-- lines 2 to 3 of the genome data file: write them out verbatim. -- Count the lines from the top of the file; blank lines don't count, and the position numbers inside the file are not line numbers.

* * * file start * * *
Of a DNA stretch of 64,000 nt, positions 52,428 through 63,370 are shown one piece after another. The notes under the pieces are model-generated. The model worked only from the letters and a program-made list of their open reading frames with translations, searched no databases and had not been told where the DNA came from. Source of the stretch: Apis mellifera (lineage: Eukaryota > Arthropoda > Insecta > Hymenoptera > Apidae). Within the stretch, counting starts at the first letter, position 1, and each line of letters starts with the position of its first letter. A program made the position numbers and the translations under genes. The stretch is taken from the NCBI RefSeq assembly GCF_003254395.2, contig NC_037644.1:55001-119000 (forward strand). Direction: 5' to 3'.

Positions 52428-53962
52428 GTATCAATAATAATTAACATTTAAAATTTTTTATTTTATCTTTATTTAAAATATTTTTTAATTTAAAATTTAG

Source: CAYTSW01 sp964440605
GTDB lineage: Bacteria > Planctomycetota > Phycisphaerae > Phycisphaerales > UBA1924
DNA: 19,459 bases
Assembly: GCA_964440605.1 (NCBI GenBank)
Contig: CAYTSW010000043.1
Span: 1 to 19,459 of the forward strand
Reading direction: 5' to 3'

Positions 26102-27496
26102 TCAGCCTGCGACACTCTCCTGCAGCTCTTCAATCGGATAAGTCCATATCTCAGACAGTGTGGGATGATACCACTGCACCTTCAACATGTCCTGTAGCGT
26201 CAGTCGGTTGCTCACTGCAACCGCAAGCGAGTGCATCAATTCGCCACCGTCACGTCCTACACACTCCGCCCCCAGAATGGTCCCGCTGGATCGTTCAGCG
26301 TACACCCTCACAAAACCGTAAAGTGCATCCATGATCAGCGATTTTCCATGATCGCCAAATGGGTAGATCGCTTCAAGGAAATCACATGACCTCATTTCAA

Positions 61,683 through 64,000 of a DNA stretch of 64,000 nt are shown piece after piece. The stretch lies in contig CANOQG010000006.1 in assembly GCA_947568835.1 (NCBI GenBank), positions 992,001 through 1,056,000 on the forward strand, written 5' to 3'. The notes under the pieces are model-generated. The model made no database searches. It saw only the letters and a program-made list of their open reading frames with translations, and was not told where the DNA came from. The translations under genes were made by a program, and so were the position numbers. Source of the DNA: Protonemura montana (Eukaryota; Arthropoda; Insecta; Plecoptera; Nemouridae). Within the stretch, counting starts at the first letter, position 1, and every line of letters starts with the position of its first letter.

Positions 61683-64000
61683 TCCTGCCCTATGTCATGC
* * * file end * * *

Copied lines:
Positions 52428-53962
52428 GTATCAATAATAATTAACATTTAAAATTTTTTATTTTATCTTTATTTAAAATATTTTTTAATTTAAAATTTAG